Basically, Goldberg has been investing for 15 years, “playing by all the rules,” and has now lost lots of money, like almost everybody else. He’s unhappy and confused. A financial journalist he ain’t, but as a journalist, what he knows how to do is write, so this article, in a sense, feels like therapy – self-medication, in a way. It has some great moments – my favorite is when Goldberg pipes up at one of those lavish gatherings full of rich finance type people and asks

“What do you tell the ordinary mortal … who has $20,000, $50,000, $100,000, or $200,000, maybe, parked somewhere doing nothing? What is your advice right now for that person?” I looked around. The wizards in the room were having difficulty calculating figures of such humble size. I had thought $200,000 sounded like a large and unembarrassing number. But the room reacted as if I had asked, “Bill, I have 75 cents in my pocket. Do you think I should buy Twizzlers or a big red gumball?”

Anyway, for this piece to be treated as a salient piece of analysis, there are a few too many contradictory ideas thrown around, both for comedic effect, and presumably to recreate the confusion and anxiety Goldberg feels. Buying the Dow 30 turns out to be risky! Individual stock picking is even worse. (Both true, actually!) Buy and hold doesn’t work, trading is the only way to make money. But wait, frequent trading means that fees will eat up your returns. We should be putting together a cache of canned goods and buying guns. No, scratch that, America will be just fine. You get the idea. Still, he interviews some interesting, wise people, who basically tell him what he already knows. For instance, one advisor says:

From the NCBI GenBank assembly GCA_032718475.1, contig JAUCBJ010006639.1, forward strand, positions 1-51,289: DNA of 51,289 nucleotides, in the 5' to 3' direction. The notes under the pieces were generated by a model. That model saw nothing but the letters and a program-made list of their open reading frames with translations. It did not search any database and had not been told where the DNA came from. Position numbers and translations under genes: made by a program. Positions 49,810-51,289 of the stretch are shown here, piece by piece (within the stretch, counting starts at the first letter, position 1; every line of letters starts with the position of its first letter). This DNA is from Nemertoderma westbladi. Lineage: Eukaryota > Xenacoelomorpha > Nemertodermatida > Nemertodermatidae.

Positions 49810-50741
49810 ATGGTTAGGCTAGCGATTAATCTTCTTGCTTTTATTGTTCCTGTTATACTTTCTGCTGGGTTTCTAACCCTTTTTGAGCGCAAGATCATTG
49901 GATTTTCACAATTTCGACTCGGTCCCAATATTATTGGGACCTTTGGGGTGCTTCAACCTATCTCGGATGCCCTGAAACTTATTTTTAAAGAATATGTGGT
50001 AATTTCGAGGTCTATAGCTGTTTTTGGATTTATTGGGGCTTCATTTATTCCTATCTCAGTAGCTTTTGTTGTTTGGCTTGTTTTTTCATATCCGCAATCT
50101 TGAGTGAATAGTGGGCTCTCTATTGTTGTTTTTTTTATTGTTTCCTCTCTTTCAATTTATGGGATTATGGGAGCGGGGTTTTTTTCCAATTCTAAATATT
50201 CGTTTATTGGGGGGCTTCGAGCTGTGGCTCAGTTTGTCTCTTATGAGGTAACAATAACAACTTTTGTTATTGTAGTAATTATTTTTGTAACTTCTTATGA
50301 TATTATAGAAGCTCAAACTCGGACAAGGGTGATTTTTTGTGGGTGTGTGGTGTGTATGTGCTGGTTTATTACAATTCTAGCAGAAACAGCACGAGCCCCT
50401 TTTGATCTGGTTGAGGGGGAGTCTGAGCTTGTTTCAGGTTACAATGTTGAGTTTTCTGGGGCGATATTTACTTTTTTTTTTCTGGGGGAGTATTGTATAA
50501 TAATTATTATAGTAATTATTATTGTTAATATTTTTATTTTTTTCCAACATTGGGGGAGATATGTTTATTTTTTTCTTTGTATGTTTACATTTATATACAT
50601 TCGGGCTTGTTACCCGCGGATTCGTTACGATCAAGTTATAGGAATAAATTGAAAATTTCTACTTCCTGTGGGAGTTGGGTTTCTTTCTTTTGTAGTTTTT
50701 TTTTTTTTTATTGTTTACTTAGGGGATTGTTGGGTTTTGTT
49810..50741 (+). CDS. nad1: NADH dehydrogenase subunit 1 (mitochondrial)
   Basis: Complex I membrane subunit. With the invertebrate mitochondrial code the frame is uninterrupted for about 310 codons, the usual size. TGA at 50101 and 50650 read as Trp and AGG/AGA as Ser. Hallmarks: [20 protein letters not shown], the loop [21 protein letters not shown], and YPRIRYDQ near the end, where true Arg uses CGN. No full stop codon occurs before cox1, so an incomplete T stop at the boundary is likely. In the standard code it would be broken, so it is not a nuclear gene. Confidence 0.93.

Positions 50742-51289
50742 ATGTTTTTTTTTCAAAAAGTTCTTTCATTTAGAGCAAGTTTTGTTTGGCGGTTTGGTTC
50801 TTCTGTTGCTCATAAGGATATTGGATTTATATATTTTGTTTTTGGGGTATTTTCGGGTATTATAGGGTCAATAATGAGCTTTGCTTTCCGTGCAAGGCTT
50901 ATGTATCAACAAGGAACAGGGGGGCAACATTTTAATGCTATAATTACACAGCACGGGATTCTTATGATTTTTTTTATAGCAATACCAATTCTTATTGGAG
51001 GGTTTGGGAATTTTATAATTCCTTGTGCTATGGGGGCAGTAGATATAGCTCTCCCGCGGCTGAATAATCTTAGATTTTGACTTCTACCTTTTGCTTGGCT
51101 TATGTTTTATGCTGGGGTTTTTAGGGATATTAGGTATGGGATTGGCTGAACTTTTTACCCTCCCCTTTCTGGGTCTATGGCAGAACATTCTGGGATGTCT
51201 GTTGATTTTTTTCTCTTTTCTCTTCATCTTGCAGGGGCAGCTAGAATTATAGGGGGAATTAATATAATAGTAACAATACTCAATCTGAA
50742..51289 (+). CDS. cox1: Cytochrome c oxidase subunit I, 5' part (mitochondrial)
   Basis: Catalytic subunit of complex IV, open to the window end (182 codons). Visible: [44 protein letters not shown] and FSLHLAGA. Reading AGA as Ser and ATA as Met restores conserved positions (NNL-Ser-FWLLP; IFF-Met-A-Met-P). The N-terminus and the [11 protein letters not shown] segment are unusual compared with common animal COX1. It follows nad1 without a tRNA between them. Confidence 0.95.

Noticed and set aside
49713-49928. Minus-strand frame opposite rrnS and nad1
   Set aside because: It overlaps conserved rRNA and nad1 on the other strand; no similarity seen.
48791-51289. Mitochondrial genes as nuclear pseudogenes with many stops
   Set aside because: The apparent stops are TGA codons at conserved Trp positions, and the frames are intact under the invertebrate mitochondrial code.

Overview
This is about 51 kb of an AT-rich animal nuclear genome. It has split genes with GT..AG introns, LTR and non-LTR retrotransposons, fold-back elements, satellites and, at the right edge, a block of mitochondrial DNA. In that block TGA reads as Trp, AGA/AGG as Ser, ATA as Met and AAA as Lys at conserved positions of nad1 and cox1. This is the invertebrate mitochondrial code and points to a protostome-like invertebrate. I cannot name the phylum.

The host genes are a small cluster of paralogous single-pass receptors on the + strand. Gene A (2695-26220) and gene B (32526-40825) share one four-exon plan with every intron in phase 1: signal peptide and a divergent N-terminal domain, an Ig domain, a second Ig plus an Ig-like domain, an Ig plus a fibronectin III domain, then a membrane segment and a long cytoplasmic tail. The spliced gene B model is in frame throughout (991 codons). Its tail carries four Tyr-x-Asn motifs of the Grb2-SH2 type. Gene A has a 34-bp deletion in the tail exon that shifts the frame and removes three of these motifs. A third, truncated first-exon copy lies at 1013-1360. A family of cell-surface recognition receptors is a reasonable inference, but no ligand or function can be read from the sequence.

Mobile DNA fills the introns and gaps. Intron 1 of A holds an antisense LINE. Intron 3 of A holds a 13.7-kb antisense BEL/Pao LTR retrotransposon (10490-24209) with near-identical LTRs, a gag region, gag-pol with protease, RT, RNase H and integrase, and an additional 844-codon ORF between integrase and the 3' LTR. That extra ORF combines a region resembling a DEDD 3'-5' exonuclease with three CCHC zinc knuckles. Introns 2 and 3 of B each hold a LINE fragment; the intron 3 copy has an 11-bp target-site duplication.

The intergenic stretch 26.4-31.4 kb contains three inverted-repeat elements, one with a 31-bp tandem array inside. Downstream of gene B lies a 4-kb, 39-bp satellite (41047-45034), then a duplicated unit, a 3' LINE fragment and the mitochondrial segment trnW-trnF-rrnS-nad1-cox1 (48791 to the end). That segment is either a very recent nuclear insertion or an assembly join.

“If one were to trade the S&P 500 for one day, the probability of losing money is about 46 percent However, as one extends that time horizon from one day to one month to one quarter to one year to 10 years, the probability of losing money decreases as the time horizon lengthens.”

To which I would add this observation from Keynes: “In the long run, we are all dead.”

True enough. Goldberg is smarting from one of the biggest market corrections in history (certainly the hugest of his life!) Towards the end of the article, he confesses that he wants nothing more to do with investing, even if that means he’ll “miss the next run-up.” And here, he is making a huge mistake. Goldberg is 44 (thanks Wikipedia!) and has decades and decades of earning in his future. For those of us who are younger, and didn’t have very much yet to lose, things are even better. Sure, as he points out, the market has reverted to 1997 levels. And just as surely, this is an overcorrection, just like the run-up in the last five years was a bubble. Anyone who had any money in the market this past year lost wealth, and that hurt. For Goldberg, who has been buying stocks since the 90’s, a fair chunk of his net worth was bubble wealth – an illusion. Just like some of the losses are now. And how exactly has Goldberg been investing? Here’s a description that should make any index fund enthusiast shudder: